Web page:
How do you add pectic enzyme to must?

Answered by Matthew Yawn

Adding pectic enzyme to grape must is a crucial step in the winemaking process, as it helps to enhance the extraction of color, flavor, and aroma compounds from the grape skins. As an expert sommelier and brewer, I have had the opportunity to work with pectic enzymes and can provide you with a detailed explanation of how to add them to the must.

1. Understanding the Maceration Period:
The maceration period is a stage in winemaking where the crushed grapes and are left in contact with the grape skins. This contact allows for the extraction of various compounds, including tannins, anthocyanins, and aromatic compounds. The duration of maceration depends on the desired style of and can range from several days to a few weeks.

2. Importance of Pectic Enzyme:
Pectin is a complex carbohydrate found in the cell walls of plants, including grape skins. It can contribute to the cloudiness and haze in the wine if not properly broken down. Pectic enzymes, such as pectinase, are added to the must to break down the pectin molecules, allowing for better extraction of desirable compounds during maceration.

3. Choosing the Right Pectic Enzyme:
There are various types of pectic enzymes available in the market, including liquid and powdered forms. It is essential to choose a pectic enzyme that is suitable for winemaking and follows the recommended dosage instructions provided by the manufacturer. The enzyme should be specifically formulated for grapes and have a high pectinase activity.

4. When to Add Pectic Enzyme:
Pectic enzymes are typically added to the must during the maceration period. Depending on the winemaker's preference and the grape variety, pectic enzyme can be added either before or after the addition of for fermentation. Some winemakers choose to add pectic enzyme immediately after crushing the grapes, while others prefer to wait for a short period before adding it. The timing may vary based on the desired outcome and winemaker's experience.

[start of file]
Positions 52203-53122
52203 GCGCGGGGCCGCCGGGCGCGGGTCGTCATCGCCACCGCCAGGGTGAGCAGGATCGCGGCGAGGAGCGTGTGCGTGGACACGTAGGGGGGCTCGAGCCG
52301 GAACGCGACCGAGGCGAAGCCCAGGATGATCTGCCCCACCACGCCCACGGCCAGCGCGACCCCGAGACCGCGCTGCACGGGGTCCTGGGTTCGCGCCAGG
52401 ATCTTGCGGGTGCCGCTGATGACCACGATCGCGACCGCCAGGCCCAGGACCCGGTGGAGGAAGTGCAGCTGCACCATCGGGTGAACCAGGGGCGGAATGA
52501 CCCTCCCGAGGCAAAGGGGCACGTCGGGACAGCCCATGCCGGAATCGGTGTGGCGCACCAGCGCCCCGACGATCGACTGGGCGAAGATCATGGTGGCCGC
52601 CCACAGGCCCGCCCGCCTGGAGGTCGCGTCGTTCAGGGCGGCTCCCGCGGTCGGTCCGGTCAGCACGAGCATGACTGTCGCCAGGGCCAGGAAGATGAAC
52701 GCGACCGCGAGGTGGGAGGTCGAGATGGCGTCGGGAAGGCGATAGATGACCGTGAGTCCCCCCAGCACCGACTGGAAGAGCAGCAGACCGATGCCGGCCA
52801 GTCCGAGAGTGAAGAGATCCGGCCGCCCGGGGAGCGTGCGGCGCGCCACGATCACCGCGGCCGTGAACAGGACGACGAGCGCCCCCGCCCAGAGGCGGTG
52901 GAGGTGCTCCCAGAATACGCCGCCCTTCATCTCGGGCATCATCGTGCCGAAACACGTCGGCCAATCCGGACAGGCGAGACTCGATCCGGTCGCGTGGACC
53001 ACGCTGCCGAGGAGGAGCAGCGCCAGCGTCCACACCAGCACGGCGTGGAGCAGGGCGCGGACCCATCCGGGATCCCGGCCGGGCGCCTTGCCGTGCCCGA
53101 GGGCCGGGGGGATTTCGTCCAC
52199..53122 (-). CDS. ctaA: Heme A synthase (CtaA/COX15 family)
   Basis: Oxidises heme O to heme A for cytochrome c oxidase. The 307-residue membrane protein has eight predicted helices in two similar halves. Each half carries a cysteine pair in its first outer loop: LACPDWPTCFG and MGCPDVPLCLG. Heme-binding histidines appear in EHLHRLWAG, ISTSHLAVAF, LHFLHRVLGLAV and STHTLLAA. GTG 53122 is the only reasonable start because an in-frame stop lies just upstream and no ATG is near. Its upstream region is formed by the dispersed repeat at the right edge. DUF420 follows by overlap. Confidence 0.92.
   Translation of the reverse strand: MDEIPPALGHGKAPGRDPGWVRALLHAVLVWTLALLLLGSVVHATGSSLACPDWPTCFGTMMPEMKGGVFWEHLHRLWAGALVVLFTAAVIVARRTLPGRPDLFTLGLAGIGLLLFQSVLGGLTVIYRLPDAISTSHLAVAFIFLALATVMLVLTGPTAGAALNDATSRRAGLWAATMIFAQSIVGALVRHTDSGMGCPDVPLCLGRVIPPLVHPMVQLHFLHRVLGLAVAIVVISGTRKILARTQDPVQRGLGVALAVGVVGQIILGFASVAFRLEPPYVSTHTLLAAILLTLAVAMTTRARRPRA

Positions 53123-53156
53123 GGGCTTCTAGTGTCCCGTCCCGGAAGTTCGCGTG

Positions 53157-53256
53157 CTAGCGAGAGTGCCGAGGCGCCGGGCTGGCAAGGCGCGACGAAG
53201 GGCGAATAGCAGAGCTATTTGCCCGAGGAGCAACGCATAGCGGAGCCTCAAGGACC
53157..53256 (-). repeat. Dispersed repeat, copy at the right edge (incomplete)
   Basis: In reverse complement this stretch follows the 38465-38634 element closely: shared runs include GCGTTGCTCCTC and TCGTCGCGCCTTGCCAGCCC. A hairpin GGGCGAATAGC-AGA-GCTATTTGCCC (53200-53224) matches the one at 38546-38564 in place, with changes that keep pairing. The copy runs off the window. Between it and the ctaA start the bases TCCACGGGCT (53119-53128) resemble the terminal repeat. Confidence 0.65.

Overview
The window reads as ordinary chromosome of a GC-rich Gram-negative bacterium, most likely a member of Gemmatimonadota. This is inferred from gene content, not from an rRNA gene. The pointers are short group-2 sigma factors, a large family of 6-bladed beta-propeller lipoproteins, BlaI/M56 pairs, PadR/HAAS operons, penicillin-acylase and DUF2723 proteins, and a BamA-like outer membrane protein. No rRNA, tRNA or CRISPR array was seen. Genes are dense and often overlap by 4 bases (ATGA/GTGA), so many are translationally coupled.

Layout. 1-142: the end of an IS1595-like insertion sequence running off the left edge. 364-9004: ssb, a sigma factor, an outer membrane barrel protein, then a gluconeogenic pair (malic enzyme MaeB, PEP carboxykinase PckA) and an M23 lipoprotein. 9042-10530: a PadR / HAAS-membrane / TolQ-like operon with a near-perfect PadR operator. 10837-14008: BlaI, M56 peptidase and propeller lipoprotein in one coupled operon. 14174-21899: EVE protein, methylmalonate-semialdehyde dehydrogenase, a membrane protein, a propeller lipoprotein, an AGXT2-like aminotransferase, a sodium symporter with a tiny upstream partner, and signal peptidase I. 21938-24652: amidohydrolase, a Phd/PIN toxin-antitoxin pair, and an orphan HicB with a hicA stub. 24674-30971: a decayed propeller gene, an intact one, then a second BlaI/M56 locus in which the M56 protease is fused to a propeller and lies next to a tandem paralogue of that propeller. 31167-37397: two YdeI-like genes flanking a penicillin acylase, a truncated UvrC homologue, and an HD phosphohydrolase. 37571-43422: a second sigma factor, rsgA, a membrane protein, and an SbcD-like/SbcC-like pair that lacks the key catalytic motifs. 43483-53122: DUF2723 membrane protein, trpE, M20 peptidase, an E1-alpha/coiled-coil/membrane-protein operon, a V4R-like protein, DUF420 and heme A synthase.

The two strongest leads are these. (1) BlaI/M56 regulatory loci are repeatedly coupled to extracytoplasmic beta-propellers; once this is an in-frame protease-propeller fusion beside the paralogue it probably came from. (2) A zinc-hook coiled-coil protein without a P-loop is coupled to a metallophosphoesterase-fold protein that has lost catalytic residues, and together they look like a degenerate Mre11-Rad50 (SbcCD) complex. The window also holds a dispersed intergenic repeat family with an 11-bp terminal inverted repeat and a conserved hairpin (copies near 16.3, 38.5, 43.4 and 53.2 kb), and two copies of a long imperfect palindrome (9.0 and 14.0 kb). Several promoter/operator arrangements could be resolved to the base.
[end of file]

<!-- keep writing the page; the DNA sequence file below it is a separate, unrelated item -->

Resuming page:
5. How to Add Pectic Enzyme:
To add pectic enzyme to the must, follow these steps:

A. Measure the recommended dosage of pectic enzyme based on the volume of must and the concentration specified by the manufacturer. It is crucial to be precise in measuring the enzyme to avoid any imbalances.

B. Dilute the pectic enzyme in a small amount of or grape juice before adding it to the must. This helps to ensure even distribution of the enzyme throughout the must.

C. Slowly pour the diluted pectic enzyme solution into the must while stirring gently. The goal is to evenly distribute the enzyme and ensure it comes into contact with the grape skins.

D. After adding the pectic enzyme, continue with the maceration period as per the winemaking protocol. Monitor the progress of maceration, including color extraction and flavor development, to determine the optimal duration.

6. Additional Considerations:
– It is important to follow the specific instructions provided by the pectic enzyme manufacturer regarding dosage, temperature, and contact time.
– Avoid adding pectic enzyme to the must at high temperatures, as excessive heat can denature the enzyme and reduce its effectiveness.
– Some winemakers prefer to perform a small-scale trial before adding pectic enzyme to the entire batch of must. This allows them to assess the impact of the enzyme on color extraction and flavor development.
– Store pectic enzyme according to the manufacturer's instructions to maintain its effectiveness over time.

Adding pectic enzyme to grape must during the maceration period is a critical step in winemaking. It helps to break down pectin in the grape skins, allowing for enhanced extraction of color, flavor, and aroma compounds. By following the recommended dosage and procedures, winemakers can optimize the maceration process and ultimately create wines with greater complexity and depth.